How technology is helping to rule the pool
As a former Derventio eXcel and Great Britain Junior swimmer, Shelly Peat, now Duty Manager at Alfreton Leisure Centre, is passionate about getting people in the pool. She believes that technology has a key role to play in increasing participation in the sport, and has been impressed by the way the Swimtag system, trialled and rolled out at the Amber Valley venue, has helped in that process.
Alfreton Leisure Centre has been using Swimtag for more than two years.
No need to count your lengths
If you're one of those swimmers who wants to know how far you've swum but forgets to count the lengths, or if you get bored because you feel like you've got nothing with which to compare your regular swims, then the ideal assistance is now at hand.
Swimtag, the water based equivalent of a Fitbit-style wristband, is becoming an increasingly popular way for leisure swimmers to record their activity for review on mobile phone, laptop or desktop once back on dry land.
It's a programme that's now been in place at Alfreton Leisure Centre for more than two years after a successful trial - and is also in operation at a number of other sites across the county. It works on a simple premise, but first you must be a member, after which the service is free to those who have signed up.
Swimtags are handed out at reception after first being 'swiped' on a specific computer to set it up for each swim. If the swimtag is flashing you're good to go, if it stops then the battery has run out and you can swap it for another band.
The pool at Alfreton Leisure Centre is one of several across Derbyshire offering Swimtag.
Recognising your individual strokes
The tags are set up so that they know the length of the pool you are swimming in. It works out how many lengths you have done and picks up what stroke you are doing, although it can take a while to 'recognise' your strokes when you first use the system.
As soon as a swim is finished and the user has changed, they take it back to reception and their information is put onto the computer.
Members can then register and log on to the Swimtag website, where it will bring up the swim, giving a whole host of details such as the number of lengths swum, distance swum, average time per length, time of individual lengths and average distance covered by stroke, among others.
A screen shot of a session report.
“It does the thinking for you”
Swimtag's introduction has been well received at Alfreton, says Shelly Peat, who co-ordinates the system on the leisure centre's behalf. "Once in the pool, you can just keep on swimming, and the only thing you need to remember is to touch the wall at both ends so it registers the completion of a length," she added.
"It means you don't have to count your lengths and you can let the Swimtag do the thinking for you, so you can just enjoy yourself.
"The feedback from it has been very good. It obviously won't be for everyone, but people like the fact that they can get their session up on screen and analyse it and have a benchmark on which they can try to improve. Different colours show the different types of stroke used."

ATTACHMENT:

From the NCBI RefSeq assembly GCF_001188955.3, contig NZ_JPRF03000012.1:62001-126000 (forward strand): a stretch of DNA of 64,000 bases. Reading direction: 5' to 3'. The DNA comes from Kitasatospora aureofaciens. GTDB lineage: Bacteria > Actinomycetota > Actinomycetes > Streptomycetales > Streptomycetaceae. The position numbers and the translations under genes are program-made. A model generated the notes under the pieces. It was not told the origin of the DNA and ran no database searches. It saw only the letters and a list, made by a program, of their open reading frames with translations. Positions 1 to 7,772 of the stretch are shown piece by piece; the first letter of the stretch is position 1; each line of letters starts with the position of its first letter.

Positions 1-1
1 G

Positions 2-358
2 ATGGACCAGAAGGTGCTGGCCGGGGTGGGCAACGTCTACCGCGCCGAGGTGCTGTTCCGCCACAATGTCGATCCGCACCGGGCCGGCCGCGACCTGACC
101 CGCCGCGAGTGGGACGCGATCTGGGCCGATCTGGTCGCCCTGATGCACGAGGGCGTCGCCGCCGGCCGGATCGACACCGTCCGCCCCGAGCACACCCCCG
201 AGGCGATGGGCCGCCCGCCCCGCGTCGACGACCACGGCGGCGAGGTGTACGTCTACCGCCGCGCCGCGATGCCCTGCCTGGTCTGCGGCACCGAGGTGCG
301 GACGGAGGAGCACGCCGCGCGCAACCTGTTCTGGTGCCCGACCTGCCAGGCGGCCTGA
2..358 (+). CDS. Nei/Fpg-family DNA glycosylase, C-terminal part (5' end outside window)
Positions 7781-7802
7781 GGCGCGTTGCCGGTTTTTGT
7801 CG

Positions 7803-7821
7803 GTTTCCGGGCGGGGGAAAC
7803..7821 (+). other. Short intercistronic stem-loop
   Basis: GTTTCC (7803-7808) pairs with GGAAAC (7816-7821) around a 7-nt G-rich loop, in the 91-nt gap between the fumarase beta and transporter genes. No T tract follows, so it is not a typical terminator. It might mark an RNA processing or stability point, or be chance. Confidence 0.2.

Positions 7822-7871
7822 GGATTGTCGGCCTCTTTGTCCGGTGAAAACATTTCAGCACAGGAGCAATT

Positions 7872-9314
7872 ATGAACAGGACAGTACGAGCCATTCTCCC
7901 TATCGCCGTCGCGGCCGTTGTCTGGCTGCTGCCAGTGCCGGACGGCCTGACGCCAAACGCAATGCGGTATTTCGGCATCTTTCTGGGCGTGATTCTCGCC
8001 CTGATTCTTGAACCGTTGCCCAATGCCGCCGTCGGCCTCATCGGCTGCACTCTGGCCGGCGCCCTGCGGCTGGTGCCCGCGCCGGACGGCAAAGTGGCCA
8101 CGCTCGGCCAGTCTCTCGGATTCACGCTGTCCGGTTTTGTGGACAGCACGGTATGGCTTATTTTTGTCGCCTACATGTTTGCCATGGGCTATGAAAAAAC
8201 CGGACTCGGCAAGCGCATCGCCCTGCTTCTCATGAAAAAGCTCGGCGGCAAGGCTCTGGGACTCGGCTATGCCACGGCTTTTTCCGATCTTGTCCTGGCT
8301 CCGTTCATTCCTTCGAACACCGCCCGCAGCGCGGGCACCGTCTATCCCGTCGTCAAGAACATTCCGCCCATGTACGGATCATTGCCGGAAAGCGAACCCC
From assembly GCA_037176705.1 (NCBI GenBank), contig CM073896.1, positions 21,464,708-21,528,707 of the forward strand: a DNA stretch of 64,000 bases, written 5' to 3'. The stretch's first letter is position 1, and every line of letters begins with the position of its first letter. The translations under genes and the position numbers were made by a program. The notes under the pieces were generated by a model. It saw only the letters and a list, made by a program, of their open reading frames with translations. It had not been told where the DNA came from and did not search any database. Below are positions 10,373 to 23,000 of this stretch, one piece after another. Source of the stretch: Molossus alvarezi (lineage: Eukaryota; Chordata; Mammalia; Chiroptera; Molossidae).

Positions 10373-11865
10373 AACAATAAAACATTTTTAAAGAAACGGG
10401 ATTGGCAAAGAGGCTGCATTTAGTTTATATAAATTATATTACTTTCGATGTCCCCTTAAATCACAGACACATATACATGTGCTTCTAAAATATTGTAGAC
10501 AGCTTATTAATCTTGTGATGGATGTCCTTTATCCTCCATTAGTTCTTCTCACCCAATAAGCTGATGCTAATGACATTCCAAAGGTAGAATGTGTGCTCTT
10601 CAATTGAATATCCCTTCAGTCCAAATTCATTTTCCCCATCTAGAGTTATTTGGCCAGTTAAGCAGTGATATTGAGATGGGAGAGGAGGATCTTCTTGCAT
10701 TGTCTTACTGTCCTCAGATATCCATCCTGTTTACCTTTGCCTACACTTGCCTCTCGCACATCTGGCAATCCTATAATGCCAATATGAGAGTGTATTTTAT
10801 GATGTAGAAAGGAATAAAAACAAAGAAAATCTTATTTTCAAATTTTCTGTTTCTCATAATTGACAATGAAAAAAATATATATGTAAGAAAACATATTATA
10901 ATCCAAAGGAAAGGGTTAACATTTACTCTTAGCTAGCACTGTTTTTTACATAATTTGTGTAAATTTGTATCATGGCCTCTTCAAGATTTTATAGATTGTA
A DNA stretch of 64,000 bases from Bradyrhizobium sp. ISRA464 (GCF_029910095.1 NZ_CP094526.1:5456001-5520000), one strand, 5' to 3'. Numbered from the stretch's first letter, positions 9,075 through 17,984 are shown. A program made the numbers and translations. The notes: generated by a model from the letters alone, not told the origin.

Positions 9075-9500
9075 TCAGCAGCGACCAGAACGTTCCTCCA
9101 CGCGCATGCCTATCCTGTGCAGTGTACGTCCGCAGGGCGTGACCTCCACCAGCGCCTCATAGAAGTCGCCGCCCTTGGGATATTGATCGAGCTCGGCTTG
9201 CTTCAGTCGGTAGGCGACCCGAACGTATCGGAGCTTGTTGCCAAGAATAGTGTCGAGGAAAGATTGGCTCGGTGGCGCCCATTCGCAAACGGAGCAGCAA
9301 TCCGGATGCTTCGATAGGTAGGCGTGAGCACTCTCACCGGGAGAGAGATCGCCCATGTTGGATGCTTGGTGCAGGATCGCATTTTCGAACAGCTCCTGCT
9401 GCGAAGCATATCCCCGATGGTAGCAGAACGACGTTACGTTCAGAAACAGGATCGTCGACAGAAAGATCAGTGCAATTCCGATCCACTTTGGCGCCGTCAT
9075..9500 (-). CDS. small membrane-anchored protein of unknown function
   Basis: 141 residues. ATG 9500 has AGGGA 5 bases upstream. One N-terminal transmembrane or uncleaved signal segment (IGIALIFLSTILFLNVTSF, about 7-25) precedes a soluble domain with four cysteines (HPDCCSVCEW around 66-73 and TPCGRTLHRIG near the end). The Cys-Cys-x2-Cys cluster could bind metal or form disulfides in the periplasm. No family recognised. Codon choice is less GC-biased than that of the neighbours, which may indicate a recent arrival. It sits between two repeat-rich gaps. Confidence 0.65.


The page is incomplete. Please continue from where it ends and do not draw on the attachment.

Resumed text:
New and experienced swimmers have found Swimtag useful.
A good motivating tool
Currently, there is no way of checking how many lengths you have done until you log on afterwards - a device is being trialled that lets you do so - meaning if you want to compare your swim another of the same distance swum previously, you would still have to count your lengths.
But Shelly points out there are several other ways that a swimmer can utilise the Swimtag, whether the user has just taken up swimming or is a someone who visits a pool several times a week.
She said: "I definitely think it's a good motivating tool, especially as you can get involved in specific challenges that you can set yourself or through one of the ones we set at the pool.
The exterior of Alfreton Leisure Centre.
Individual and group challenges
"A customer might challenge themselves to swim a certain distance in a month – and it will add up the distances for them. Then there are our challenges, which last month was to swim 100m front crawl in the quickest time possible and this month it is a 1k challenge, so we can vary it, with results on a leaderboard.
"There are other devices to use for 'dry sports' but this works well for in the pool. I think it actually works better for casual swimmers than elite ones. Elite swimmers already have a coach, but this acts as a push to those casual swimmers and, in effect, acts as their coach.
"It has definitely brought more people to us when it comes to swimming and new members are always introduced to it by our staff. It's also a good way of keeping people interested once they have taken it up."
Find out more
If you are interested in trying out Swimtag, it is currently available at the following Derbyshire facilities.
To find swimming opportunities across the county, from beginner to elite level, visit the swimming pages of the Derbyshire Sport website.